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Western Animation / Animaniacs

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"It's time for Ani-mani-acs!
And we're zany to the max!
So just sit back and relax!
You'll laugh 'til you collapse!
We're Animaniacs!"
"Dateline: Hollywood, 1930, the Warner Bros.' studio, home of the biggest stars in tinseltown! Here at the studio's new animation department, the artists toiled endlessly to come up with cartoon stars, ultimately creating three new characters: the Warner Brothers and their sister Dot! Unfortunately, the Warner kids were totally out of control and sent the animators running to the hills! The trio ran amok throughout the studio creating utter chaos. Finally, they were captured. The Warners' films which made absolutely no sense were locked away in the studio vault never to be released! As for the Warners themselves, who made even less sense, they were locked away in the studio water tower also never to be released! Publicly, the studio has disavowed all knowledge of the Warners' existence to this very day... when the Warners escaped!"
Newsreel of the Stars opening cutaway, extended version

Animaniacs, also known as Steven Spielberg Presents Animaniacs, is an American animated comedic musical Variety Show that ran for 99 episodes (consisting of 274 segments) over five seasons from 1993 to 1998.

Produced by Steven Spielberg, Animaniacs was a revival of an old show concept: a collection of cartoon shorts in a half-hour kids' show. Rather than recycling or remaking old theatrical shorts, Animaniacs relied on original stories featuring original characters (though it did indulge in a bit of self-referential cliché-riding at times). This approach was unique in the 1990s, since goofball/slapstick-type shows (think Looney Tunes and Merrie Melodies) were being systematically driven out by Moral Guardians who thought that slapstick was too violent for children's TV (something that was frequently a target of the show's humor).

It originally aired on Fox Kids (on the Fox television network), and later Kids' WB!, both of which were programming blocks on broadcast network stations, making Animaniacs a godsend to kids without cable. On January 7, 2013, the show began airing on The Hub. The whole series is now available on DVD and digital streaming.

The animation was done by 8 studios: Wang from Taiwan (35 half-hours), Akom from South-Korea (24,5 half-hours), TMS from Japan (22 half-hours), Star Toons from Chicago (10,5 half-hours), Freelance from New-Zeeland (4,5 half-hours), Koko from South-Korea (2 half-hours), Philippine from Philippines (1 segment) and Varga from Hungary (1 segment).

Shorts were generally self-contained, though they frequently crossed over with each other without much warning. Each had a cast and premise of their own:

    Recurring Segments and Characters 

  • The Warner Brothers (and the Warner Sister): This was the main segment of the show. Yakko (Rob Paulsen), Wakko (Jess Harnell), and sister Dot (Tress MacNeille) were cartoon characters that resembled anthropomorphic dogs or cats note . Their Backstory indicates that they were created in the 1930s by the Warner Studios animators, then leapt off the page and ran amok through the studio. The Warners' cartoons ("which made absolutely no sense") were put in the studio vault, never to be released. As for the Warners themselves ("who made even less sense"), they were locked in the studio's water tower and the studio publicly disavowed any knowledge of their existence. The Warners eventually escape 65 years later, and Hilarity Ensues. Studio psychiatrist Dr. Otto Scratchansniff (Rob Paulsen), his exceptionally-hot female assistant (Tress MacNeille), dimwitted studio security guard Ralph (Frank Welker), and blustering studio president Thaddeus Plotz (Frank Welker again) suffer more from the trio's antics than anyone else. Some of the shorts involving the Warners were their "classic" cartoons, which played with different animation styles and tropes based on the cartoons of the time they were said to be from. When not following classic formulas, the Warners engaged in parodies of pop-culture or inserted themselves into history (wherein they would simultaneously both annoy and inspire famous figures like Abraham Lincoln and Ludwig van Beethoven). Not content with Breaking the Fourth Wall in their own shorts, they would occasionally come dashing through the other characters' shorts, usually with Ralph in hot pursuit.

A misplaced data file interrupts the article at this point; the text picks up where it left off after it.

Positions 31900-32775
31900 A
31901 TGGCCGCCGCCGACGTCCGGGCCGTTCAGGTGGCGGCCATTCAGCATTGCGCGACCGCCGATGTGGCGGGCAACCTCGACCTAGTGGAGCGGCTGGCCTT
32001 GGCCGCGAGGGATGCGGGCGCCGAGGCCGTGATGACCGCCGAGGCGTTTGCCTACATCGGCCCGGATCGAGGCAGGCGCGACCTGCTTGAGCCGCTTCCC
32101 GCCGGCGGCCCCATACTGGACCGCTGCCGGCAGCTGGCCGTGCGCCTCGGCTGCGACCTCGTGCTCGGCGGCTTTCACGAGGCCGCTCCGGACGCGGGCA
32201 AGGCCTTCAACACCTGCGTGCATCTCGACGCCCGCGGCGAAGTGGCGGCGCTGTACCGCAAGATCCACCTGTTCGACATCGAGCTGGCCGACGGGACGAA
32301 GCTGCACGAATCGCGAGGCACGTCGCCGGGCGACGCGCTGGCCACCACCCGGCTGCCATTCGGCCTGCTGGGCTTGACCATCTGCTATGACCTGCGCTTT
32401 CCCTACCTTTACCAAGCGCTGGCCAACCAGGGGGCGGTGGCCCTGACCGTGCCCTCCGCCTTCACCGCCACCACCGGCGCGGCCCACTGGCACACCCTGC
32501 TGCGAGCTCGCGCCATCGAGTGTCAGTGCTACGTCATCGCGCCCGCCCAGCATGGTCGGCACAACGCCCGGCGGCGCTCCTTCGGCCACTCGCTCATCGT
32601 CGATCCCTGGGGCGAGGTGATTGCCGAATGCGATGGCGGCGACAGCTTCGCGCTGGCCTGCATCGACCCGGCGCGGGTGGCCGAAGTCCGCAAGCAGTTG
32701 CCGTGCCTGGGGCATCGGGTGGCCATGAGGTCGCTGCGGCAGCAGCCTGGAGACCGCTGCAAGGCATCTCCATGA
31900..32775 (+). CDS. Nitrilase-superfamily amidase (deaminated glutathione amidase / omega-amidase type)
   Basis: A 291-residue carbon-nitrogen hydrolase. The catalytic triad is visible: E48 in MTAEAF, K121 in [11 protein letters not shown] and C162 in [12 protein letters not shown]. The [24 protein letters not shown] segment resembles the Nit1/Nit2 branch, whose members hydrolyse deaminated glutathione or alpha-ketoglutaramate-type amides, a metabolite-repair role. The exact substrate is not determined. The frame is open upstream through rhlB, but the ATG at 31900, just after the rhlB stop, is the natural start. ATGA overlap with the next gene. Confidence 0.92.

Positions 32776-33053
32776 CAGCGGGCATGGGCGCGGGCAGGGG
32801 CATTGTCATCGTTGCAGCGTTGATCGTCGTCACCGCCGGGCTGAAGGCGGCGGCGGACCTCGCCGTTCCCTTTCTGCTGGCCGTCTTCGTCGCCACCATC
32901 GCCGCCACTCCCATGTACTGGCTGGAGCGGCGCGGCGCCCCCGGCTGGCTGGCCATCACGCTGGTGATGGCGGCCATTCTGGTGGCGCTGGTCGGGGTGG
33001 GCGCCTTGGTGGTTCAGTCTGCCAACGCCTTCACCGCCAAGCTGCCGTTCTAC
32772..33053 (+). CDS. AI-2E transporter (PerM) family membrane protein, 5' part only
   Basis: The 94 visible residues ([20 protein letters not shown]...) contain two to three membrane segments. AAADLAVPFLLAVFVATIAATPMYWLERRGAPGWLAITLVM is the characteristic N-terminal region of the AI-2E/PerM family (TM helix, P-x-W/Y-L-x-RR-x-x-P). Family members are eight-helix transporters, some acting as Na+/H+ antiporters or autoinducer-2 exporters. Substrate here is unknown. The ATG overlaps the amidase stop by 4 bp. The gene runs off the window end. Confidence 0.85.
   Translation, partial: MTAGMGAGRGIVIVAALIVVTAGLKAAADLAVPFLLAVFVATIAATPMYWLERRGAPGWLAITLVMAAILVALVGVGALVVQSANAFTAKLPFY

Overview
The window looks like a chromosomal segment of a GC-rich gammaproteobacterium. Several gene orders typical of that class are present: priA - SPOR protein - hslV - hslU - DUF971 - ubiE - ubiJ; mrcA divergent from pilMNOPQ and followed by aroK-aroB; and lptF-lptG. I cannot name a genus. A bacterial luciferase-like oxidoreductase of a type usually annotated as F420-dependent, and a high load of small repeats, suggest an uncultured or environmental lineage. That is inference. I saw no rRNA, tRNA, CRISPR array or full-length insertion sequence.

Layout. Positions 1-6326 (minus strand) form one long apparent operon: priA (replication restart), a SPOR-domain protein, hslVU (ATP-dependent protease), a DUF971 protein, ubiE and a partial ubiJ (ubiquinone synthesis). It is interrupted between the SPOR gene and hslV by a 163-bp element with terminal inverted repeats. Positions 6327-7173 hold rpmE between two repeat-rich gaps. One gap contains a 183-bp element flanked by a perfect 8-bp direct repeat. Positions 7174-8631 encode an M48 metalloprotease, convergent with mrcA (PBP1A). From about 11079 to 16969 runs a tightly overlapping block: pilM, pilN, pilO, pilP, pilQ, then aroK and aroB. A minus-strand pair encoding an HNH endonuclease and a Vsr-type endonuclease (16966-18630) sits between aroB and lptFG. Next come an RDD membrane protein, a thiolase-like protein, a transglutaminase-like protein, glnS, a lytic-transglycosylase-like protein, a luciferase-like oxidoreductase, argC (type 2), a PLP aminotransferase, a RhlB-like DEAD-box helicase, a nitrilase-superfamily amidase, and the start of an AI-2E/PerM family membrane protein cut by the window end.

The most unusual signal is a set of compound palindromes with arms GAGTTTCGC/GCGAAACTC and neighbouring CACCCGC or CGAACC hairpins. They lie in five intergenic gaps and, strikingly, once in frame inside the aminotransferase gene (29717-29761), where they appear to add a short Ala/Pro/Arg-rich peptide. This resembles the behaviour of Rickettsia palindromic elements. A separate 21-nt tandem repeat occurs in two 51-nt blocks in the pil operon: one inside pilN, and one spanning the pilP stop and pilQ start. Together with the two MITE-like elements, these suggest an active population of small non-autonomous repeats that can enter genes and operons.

• Pinky and the Brain: A pair of lab mice named Pinky (Rob Paulsen) and the Brain (Maurice LaMarche) live in a laboratory. The highly intelligent Brain is constantly thinking up plans to Take Over the World overnight, but his schemes always end in spectacular failure usually due to the interference of the dimwitted Pinky or his own hubris. Nevertheless, he resolves to come up with a new idea for the next night. The shorts became popular enough to warrant their own Spin-Off show.